As I write this on the last day of April, I am a day away from losing access to affordable internet due to Congress defunding the Affordable Connectivity Program (ACP), which has allowed upwards of 23 million Americans experiencing poverty pay as little as $0 for internet, including me.

I am tired — in all of the ways a person can be tired. I’m fatigued mentally, physically, spiritually, financially, globally.

Transitions and Finding Meaning

I promise this isn’t a defeatist essay; stay with me. Burnout has created what seems to resemble a midlife crisis, or a questioning of everything I’ve done and will do as well as the meaning of life and the meaning of my life.

The biggest questions I ask myself these days are:

  • Where is there room for me?
  • What does my life look like now if I do retire from advocacy?
  • What if I become a nobody; am I OK with that?
  • What’s next?

Where is there room for me?

When burnout meant bursting with exhaustion, malaise, and hopelessness, my body-mind-soul forced me to refocus on activities of daily living. Food. Rest. Medical care. Bathing. Caring for my cats.

Burnout has opened space to look at who I am outside of advocacy. It has made room for me to discover what I want this next part of my life to look like. I’m learning to see this as an opportunity and not a failure.

What does my life look like now?

I decided to refocus my “extra” energy on my friendships before I attend to public advocacy. And I’ve found spaces where I could remove my advocacy hat and just be… me, and where I could even meet new people and make new friends. Spaces like weekly virtual hangouts or monthly hangouts at a local park for people who are still being COVID cautious.

I text with friends daily now about the mundane things: what are our cats doing? What’s growing in my garden? What did I eat today? Did I take my meds when I needed to? What are my friends up to? Did they take their meds? Have they eaten?

I am also reading books again after a decades-long break. I’m loving entering the fantasy worlds of fiction, the personal world of memoirs, and the occasional book about botany or history.

I have four cats again (having recently adopted another kitto from my backyard) and I love their antics and personalities. I requalified for in-home supportive services (IHSS) and hired a care partner to help me accomplish chores, cook, and support me in other ways. I’m spending a lot of time making sure my garden is successful so that I have access to fresh fruits and vegetables.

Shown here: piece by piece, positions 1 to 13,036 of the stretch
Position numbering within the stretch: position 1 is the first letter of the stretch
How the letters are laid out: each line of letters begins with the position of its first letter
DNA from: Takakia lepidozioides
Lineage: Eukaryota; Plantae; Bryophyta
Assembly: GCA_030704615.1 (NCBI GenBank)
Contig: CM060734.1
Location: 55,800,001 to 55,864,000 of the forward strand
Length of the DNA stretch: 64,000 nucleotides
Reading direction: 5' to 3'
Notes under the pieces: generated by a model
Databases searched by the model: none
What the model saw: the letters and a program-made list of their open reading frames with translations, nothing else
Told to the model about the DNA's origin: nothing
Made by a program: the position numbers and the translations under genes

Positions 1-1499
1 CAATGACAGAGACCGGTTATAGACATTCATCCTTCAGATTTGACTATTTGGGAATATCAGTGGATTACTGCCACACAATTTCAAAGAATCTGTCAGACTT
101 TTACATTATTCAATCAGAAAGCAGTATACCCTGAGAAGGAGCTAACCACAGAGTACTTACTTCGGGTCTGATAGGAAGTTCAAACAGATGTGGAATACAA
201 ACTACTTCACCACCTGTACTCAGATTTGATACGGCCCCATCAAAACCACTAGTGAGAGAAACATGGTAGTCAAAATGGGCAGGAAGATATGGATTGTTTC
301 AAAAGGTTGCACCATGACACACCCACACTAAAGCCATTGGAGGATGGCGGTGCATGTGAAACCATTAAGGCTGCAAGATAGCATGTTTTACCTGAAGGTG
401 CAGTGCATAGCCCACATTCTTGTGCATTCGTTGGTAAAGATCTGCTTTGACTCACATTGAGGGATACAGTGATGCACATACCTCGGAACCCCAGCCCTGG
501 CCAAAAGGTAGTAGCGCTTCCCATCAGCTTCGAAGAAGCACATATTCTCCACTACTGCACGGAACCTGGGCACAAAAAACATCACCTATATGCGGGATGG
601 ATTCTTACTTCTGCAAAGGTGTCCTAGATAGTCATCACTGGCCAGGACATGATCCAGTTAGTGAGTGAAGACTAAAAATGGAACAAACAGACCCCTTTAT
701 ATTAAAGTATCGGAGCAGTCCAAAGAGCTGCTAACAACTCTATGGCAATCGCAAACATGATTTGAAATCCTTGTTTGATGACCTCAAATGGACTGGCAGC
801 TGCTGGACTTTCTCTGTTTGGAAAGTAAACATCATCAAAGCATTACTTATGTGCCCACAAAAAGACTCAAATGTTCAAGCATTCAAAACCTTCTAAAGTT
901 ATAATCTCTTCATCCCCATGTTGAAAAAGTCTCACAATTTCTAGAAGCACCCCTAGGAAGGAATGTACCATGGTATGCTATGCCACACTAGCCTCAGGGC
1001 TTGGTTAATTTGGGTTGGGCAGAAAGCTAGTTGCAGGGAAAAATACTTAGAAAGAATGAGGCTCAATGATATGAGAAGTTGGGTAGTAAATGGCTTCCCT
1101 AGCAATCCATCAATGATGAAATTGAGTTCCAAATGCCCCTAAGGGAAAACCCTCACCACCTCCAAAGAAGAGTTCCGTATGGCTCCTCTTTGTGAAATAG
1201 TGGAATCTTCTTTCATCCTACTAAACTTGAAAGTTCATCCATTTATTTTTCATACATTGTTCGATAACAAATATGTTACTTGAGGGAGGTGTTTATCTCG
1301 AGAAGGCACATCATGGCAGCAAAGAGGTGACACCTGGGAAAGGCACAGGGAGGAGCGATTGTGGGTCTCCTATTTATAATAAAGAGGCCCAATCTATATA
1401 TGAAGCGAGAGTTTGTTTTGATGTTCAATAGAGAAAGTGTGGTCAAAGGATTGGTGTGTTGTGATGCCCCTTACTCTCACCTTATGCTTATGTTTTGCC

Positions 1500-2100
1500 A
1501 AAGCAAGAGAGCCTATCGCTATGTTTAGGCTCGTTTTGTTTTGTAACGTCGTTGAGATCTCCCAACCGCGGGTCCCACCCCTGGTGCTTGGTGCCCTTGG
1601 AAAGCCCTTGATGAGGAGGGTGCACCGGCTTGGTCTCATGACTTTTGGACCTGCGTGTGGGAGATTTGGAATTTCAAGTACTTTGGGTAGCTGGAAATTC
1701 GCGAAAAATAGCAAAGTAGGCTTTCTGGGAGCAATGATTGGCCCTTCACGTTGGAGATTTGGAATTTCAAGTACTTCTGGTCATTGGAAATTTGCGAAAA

I’m re-establishing daily routines that help my autistic body-mind function better, and I’m finding joy in stimming and planning my days.

What if I become a nobody?

Eleven years is a long time to do disability advocacy and activism. It takes a lot out of you.

First, doing advocacy while living in a body-mind that experiences functional limitations, unrelenting pain, and executive dysfunction is a lot. Second, I can’t separate my personal life from my professional life. Being an activist while living the story you’re fighting to get recognized is more than a job or a role. It is what you live and breathe. There is no break, no vacation from a disabled advocacy existence. As soon as you share your reality, you are sharing the reality of many people whose identities are inherently linked to political issues simply by being born with or acquiring disability.

I’m at the point where I’m beginning to accept that being tired is a sign that I need to rest for as long as it takes to become the somebody I need to be — whether that is a return to full-fledged activism in the public sphere or a nobody with an overgrown garden and four fluffy cats for whom I would do anything. And I’m OK with waiting.

What’s next?

For now, I’m taking it slow and learning what should (and should not) remain on my plate.

I’m focusing on maintaining close friendships with people who are still taking COVID-19 and other airborne viruses seriously and making new friends with COVID cautious people.

I’ve been puttering around my house that remains somewhat unpacked after moving in five years ago, finding places for some things while getting rid of others. I’m reading books. I’m digging in the soil and watching new growth happen in my garden. I am enjoying not having much responsibility for the first time in my life. I wouldn’t call it leisure because every day is a fight to survive systemic inequalities and my own body, but I do acknowledge the relief of what resembles a break from the constant go-go-go that my life has always been for one reason or another.

Am I ready to retire from what I’ve been doing for over a decade? I don’t know. Maybe. I’m learning to be OK with that: not knowing. I’m learning to live in the moment, for today, and to be OK not making a difference except for in the lives of my friends, cats, and plants. That’s meaning enough. For now.